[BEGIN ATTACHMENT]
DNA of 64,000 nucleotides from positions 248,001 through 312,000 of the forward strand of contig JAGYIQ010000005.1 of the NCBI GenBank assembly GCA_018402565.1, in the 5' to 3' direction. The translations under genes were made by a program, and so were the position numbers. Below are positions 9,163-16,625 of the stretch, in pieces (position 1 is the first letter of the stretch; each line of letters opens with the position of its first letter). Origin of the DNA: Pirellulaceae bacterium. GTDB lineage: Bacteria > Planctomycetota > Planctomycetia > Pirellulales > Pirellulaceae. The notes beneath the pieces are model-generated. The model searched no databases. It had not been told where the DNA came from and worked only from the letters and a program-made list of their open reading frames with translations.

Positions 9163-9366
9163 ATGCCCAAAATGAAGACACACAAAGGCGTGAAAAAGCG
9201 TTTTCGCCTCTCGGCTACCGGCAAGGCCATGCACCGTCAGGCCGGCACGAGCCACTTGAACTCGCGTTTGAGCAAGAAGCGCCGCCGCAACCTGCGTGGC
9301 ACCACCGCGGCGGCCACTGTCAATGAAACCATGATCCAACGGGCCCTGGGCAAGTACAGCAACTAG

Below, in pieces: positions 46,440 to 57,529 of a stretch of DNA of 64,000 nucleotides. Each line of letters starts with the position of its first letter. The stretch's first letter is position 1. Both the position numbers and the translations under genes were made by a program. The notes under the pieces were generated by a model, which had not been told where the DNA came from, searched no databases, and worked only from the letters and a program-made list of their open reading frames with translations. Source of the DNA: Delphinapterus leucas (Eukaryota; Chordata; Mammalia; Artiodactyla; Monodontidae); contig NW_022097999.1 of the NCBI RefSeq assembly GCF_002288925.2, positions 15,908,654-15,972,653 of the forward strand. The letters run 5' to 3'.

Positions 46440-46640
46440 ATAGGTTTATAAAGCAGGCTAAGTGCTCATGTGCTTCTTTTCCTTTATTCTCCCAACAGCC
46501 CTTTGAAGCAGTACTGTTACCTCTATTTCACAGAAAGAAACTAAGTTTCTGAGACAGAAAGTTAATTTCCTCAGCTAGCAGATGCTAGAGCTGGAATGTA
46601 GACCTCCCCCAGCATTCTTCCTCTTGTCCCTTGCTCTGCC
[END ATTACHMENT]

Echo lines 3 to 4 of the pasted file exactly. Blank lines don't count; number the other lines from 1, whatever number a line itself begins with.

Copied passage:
9163 ATGCCCAAAATGAAGACACACAAAGGCGTGAAAAAGCG
9201 TTTTCGCCTCTCGGCTACCGGCAAGGCCATGCACCGTCAGGCCGGCACGAGCCACTTGAACTCGCGTTTGAGCAAGAAGCGCCGCCGCAACCTGCGTGGC